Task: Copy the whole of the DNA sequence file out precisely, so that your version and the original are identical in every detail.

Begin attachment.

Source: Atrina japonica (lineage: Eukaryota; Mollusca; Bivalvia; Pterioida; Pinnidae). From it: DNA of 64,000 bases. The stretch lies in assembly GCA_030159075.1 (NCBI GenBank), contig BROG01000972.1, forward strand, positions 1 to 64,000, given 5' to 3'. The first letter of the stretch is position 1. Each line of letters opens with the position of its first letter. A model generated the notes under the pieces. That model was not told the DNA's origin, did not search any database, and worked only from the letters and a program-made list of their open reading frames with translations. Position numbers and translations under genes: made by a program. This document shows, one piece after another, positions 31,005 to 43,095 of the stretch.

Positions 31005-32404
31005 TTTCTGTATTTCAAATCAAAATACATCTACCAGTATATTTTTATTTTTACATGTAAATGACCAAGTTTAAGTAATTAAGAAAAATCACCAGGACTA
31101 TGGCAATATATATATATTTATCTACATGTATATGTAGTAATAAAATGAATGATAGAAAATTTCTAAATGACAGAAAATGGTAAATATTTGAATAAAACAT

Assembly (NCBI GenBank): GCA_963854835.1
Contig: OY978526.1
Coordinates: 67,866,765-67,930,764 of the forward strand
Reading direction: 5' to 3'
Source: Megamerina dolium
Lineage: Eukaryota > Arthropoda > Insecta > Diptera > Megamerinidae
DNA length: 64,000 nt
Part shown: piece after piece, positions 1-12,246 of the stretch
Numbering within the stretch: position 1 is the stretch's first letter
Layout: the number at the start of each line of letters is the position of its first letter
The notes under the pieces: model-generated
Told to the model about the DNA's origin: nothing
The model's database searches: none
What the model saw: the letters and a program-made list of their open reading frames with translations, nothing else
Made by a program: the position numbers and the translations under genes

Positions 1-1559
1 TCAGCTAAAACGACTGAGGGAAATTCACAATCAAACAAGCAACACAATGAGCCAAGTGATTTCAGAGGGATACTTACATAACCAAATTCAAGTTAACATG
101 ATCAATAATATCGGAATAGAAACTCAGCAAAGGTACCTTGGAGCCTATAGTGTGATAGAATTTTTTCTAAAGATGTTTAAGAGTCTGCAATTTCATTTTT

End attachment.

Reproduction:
Source: Atrina japonica (lineage: Eukaryota; Mollusca; Bivalvia; Pterioida; Pinnidae). From it: DNA of 64,000 bases. The stretch lies in assembly GCA_030159075.1 (NCBI GenBank), contig BROG01000972.1, forward strand, positions 1 to 64,000, given 5' to 3'. The first letter of the stretch is position 1. Each line of letters opens with the position of its first letter. A model generated the notes under the pieces. That model was not told the DNA's origin, did not search any database, and worked only from the letters and a program-made list of their open reading frames with translations. Position numbers and translations under genes: made by a program. This document shows, one piece after another, positions 31,005 to 43,095 of the stretch.

Positions 31005-32404
31005 TTTCTGTATTTCAAATCAAAATACATCTACCAGTATATTTTTATTTTTACATGTAAATGACCAAGTTTAAGTAATTAAGAAAAATCACCAGGACTA
31101 TGGCAATATATATATATTTATCTACATGTATATGTAGTAATAAAATGAATGATAGAAAATTTCTAAATGACAGAAAATGGTAAATATTTGAATAAAACAT

Assembly (NCBI GenBank): GCA_963854835.1
Contig: OY978526.1
Coordinates: 67,866,765-67,930,764 of the forward strand
Reading direction: 5' to 3'
Source: Megamerina dolium
Lineage: Eukaryota > Arthropoda > Insecta > Diptera > Megamerinidae
DNA length: 64,000 nt
Part shown: piece after piece, positions 1-12,246 of the stretch
Numbering within the stretch: position 1 is the stretch's first letter
Layout: the number at the start of each line of letters is the position of its first letter
The notes under the pieces: model-generated
Told to the model about the DNA's origin: nothing
The model's database searches: none
What the model saw: the letters and a program-made list of their open reading frames with translations, nothing else
Made by a program: the position numbers and the translations under genes

Positions 1-1559
1 TCAGCTAAAACGACTGAGGGAAATTCACAATCAAACAAGCAACACAATGAGCCAAGTGATTTCAGAGGGATACTTACATAACCAAATTCAAGTTAACATG
101 ATCAATAATATCGGAATAGAAACTCAGCAAAGGTACCTTGGAGCCTATAGTGTGATAGAATTTTTTCTAAAGATGTTTAAGAGTCTGCAATTTCATTTTT